Even though many people may have heard the term whistleblower at one point or another, very few actually know what a whistleblower is or what protections they are entitled to.
That is why, to help you understand what it means to be a whistleblower in Florida, we have prepared the following guide on whistleblowers. Specifically, we will cover who they are and how they are protected by the law.
What is a whistleblower?
In Florida, a whistleblower is an individual who “blows the whistle” on their employer for taking part in fraudulent, corrupt, illegal, or harmful activities at their place of employment. When a whistleblower makes a claim, they are doing so because the public interest takes precedence over the interest of the specific business or organization they work for. There are two whistleblower statutes in Florida: one that covers the public-sector (governmental agencies) and one that covers private-sector employees.
Public sector whistleblowers
According to Florida’s Public Whistleblower’s Act, a whistleblower can be any of the following employees or people:
- Individuals who disclose information in a written and signed complaint based on their own initiative
- Individuals who refuse to participate in any adverse action that is prohibited by this section
- Individuals who are asked to participate in a hearing, investigation, or other inquiry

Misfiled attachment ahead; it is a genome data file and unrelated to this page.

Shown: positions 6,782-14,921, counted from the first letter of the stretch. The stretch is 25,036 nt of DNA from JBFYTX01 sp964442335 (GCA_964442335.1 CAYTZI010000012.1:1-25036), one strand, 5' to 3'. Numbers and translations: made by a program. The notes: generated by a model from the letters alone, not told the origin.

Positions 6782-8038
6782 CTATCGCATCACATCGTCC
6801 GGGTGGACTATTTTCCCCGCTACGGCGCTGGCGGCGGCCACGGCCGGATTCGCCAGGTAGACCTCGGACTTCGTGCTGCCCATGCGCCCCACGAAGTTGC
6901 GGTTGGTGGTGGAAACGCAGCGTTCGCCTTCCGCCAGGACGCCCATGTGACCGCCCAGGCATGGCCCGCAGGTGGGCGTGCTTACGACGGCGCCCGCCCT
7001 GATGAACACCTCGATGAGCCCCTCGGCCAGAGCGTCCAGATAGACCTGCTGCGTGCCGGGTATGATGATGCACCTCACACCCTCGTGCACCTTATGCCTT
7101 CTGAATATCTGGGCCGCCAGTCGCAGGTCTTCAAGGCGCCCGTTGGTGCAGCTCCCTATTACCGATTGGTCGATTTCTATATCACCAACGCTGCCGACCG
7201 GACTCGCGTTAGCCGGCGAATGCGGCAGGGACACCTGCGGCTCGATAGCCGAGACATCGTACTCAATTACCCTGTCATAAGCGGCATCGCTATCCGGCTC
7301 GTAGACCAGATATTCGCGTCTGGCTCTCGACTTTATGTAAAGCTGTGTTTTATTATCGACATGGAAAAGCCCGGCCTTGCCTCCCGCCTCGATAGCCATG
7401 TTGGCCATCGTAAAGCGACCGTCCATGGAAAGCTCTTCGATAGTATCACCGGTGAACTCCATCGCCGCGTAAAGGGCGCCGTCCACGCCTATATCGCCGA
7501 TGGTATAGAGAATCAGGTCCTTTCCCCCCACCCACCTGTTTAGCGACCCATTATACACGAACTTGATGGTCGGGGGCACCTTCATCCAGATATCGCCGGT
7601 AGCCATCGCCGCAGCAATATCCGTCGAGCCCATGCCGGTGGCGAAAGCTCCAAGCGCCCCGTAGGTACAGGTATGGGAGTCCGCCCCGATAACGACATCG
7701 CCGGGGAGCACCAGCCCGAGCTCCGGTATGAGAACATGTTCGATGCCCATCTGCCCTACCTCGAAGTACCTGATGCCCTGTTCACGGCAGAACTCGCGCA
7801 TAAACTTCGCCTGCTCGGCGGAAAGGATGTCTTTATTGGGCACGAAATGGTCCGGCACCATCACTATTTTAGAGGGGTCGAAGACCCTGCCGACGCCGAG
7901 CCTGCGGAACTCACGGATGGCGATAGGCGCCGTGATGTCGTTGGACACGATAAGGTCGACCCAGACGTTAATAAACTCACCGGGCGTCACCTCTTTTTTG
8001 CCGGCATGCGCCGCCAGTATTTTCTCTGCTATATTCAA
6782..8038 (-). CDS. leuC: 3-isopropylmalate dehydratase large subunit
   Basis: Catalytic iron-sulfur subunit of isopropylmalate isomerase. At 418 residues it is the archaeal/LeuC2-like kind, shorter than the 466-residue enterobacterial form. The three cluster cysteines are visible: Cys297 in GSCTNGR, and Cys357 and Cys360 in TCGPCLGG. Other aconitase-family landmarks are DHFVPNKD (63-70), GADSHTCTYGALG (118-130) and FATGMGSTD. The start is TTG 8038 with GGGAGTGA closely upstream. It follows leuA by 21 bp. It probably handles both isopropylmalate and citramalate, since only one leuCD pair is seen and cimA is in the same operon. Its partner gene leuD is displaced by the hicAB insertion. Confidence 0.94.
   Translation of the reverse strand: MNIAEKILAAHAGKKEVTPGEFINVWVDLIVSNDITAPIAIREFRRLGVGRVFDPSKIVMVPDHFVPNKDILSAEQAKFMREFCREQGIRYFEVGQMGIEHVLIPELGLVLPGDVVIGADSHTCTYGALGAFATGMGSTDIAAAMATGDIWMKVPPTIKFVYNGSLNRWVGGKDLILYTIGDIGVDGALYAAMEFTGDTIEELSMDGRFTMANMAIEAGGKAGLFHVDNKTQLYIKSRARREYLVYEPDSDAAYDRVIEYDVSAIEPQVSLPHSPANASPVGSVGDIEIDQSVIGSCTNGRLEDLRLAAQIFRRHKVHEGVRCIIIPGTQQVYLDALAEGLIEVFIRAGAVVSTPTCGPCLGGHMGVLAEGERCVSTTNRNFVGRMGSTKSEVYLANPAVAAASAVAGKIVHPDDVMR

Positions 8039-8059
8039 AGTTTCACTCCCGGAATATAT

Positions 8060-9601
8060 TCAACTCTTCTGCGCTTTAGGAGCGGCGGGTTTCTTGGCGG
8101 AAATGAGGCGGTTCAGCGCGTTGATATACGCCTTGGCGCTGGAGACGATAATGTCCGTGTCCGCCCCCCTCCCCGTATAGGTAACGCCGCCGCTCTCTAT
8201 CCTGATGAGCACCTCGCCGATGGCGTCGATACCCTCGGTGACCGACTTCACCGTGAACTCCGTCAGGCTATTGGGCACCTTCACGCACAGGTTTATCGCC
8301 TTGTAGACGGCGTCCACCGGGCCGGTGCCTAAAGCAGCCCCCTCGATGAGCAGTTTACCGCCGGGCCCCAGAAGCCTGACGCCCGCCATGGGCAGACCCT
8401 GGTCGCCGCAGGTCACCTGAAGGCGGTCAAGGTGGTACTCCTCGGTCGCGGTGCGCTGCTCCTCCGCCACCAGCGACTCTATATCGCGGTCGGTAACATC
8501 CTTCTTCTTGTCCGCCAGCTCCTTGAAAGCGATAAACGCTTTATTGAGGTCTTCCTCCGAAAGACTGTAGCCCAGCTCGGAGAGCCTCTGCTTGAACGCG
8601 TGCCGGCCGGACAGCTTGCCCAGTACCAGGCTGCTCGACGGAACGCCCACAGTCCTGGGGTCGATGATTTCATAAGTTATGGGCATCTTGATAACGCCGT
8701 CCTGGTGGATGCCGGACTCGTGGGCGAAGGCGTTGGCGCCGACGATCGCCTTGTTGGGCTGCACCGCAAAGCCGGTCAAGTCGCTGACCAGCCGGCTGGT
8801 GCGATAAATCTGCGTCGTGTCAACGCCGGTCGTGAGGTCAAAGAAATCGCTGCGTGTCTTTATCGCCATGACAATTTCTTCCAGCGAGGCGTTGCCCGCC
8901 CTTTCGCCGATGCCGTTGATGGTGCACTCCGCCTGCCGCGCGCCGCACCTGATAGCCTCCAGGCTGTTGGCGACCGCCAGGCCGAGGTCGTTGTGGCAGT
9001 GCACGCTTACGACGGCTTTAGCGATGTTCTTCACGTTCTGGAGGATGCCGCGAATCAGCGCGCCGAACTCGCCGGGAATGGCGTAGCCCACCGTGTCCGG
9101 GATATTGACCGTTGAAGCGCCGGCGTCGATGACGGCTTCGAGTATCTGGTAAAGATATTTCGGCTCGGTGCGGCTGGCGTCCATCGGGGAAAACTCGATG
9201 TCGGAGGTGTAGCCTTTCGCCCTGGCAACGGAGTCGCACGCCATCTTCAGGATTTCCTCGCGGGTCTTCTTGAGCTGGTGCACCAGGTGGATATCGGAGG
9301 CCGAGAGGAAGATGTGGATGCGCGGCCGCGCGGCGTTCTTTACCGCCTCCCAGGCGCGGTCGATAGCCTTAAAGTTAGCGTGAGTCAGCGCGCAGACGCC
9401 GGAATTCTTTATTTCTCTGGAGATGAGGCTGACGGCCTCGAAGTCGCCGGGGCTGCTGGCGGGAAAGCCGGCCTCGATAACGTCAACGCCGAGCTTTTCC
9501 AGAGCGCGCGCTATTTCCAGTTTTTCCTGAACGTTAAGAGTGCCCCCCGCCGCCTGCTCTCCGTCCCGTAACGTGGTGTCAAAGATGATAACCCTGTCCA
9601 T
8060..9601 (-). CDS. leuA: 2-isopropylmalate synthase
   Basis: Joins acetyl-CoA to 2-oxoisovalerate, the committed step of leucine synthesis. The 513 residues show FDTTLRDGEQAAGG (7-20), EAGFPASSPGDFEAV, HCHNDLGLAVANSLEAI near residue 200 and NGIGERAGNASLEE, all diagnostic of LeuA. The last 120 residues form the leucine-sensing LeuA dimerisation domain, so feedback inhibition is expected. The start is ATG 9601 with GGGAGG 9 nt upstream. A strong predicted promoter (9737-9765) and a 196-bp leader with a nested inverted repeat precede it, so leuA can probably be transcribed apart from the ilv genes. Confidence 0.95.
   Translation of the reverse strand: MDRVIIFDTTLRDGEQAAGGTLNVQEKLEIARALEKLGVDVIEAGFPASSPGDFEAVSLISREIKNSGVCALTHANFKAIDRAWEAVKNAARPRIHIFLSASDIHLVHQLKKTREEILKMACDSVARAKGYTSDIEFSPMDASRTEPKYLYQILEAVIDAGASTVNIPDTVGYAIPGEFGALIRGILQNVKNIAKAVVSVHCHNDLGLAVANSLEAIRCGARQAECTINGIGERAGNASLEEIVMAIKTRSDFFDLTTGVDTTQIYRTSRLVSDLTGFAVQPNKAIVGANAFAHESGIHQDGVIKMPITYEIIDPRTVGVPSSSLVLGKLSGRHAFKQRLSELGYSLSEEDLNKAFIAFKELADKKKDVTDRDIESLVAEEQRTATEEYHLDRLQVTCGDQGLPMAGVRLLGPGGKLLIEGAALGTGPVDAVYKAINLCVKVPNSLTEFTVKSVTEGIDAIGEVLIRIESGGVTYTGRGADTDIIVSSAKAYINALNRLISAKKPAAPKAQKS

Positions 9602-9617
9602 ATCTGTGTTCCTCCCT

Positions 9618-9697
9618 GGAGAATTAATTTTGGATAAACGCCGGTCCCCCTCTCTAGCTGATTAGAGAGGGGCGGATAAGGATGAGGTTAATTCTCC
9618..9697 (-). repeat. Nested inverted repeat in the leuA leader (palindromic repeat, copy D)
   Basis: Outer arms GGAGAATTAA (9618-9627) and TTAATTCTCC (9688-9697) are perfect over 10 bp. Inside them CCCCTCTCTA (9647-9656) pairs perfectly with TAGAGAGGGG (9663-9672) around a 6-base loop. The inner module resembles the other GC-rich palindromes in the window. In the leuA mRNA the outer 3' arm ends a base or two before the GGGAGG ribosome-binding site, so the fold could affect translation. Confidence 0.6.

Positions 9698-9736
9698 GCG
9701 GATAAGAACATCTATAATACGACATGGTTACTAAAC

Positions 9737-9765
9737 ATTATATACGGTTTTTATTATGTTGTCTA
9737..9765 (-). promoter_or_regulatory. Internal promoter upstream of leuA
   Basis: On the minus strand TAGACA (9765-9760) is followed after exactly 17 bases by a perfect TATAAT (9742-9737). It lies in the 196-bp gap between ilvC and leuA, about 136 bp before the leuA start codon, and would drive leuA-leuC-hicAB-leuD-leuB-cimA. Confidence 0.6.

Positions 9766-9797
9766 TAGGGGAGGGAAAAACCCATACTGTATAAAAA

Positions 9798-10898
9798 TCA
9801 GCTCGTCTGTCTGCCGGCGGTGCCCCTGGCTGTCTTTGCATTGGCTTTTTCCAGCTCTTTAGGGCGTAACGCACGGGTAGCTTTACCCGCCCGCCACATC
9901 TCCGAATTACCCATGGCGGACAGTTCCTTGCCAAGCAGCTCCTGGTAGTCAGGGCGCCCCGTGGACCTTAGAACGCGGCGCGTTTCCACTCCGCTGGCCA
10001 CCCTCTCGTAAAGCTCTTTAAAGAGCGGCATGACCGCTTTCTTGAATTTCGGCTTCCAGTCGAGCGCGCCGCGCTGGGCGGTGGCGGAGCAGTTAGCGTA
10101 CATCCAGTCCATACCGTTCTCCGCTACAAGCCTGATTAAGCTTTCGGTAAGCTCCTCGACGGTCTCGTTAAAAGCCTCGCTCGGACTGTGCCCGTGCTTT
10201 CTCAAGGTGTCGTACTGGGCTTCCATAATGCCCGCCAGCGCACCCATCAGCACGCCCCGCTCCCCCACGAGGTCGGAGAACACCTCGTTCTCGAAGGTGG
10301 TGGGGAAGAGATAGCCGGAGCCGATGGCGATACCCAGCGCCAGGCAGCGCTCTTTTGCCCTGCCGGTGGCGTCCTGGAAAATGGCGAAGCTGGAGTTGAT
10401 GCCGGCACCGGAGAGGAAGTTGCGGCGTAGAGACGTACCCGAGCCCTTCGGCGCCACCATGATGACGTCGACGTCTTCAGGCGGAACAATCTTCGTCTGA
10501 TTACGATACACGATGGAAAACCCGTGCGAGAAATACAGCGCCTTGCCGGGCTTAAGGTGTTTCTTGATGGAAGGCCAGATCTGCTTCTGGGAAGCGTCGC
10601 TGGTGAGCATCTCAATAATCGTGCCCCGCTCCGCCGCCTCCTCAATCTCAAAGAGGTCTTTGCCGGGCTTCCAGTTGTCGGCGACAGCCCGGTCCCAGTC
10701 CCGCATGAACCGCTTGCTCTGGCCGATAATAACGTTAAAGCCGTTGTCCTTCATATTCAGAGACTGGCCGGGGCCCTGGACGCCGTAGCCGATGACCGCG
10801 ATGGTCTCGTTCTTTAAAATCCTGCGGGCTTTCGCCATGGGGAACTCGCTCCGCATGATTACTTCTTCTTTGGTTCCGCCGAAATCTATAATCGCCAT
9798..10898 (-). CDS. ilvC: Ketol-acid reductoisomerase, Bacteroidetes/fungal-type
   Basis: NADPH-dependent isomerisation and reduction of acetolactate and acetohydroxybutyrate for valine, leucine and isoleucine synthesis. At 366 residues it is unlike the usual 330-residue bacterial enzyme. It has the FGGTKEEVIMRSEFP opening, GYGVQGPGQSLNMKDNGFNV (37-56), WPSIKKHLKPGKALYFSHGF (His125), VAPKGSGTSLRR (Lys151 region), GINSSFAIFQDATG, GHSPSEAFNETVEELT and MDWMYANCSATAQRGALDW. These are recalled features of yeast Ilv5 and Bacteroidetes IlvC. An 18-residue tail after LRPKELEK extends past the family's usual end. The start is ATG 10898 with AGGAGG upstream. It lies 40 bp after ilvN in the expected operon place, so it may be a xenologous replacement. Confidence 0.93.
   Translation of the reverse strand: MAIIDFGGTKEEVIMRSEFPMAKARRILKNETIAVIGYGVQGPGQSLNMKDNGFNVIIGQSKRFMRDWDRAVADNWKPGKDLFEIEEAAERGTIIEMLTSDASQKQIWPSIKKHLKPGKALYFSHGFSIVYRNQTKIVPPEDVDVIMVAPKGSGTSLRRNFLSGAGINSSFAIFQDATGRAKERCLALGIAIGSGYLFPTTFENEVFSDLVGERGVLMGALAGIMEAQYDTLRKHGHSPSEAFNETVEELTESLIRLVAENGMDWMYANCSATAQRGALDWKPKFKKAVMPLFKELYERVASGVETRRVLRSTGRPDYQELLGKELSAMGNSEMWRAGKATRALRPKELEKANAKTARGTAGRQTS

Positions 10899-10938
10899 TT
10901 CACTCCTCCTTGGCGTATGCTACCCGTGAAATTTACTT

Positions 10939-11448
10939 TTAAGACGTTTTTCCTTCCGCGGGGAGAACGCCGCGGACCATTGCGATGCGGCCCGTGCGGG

- Individuals who file a written complaint to their supervisory officials
- Individuals who submit a complaint to the Agency Inspector General, CIG, Whistleblower’s Hotline, or the Florida Commission on Human Relations
However, according to these regulations, only those whistleblowers who disclose one or both of the following types of information are protected. This information includes:
- Any violation or suspected violation of local laws, state laws, federal laws, or regulations committed by an employee, agent, or independent contractor that creates or presents a substantial and specific danger to the public’s safety, health, or welfare.
- Any act or suspected act of malfeasance, gross mismanagement, misfeasance, suspected or actual Medicaid abuse or fraud, gross waste of public funds, or gross neglect of duty committed by an agent, independent contractor, or employee.
Private sector whistleblowers
Private-sector employees are individuals who work for enterprises or private individuals. Under Florida’s regulations, employees who object to a policy, activity, or practice that violates a rule, law, or regulation and report or threaten to report their employers for their violations are protected from retaliation.
This retaliation often includes termination, but it can also involve less direct forms such as:
- Withheld commission or bonuses
- Denied benefits
- Getting passed over for a promotion
- Hostile work environment
- Selective enforcement of “rules” in the workplace
How does Florida’s Whistleblower Act protect you?
Regardless, if you are a private sector employee or a public sector employee, it is unlawful to retaliate for whistleblowing in Florida. Employees who can show that they have been retaliated against may be compensated for:
- Lost wages
- Back pay
- Full benefits
- Reasonable costs
- Withheld bonuses
- Reduced bonuses
- Reinstatement to their previous position
- Reinstatement of their seniority rights
- Liquidated damages
However, going after this compensation is complicated and requires relevant, detailed evidence and sound arguments. That is why it is critical that before you “blow the whistle,” you understand all the nuances involved with these cases. It may be in your best interest to work with an experienced Florida whistleblower attorney. Because of their in-depth knowledge regarding whistleblowing laws, these lawyers can help you understand your legal rights, determine whether you have a claim and if you do, fight for the damages you are entitled to.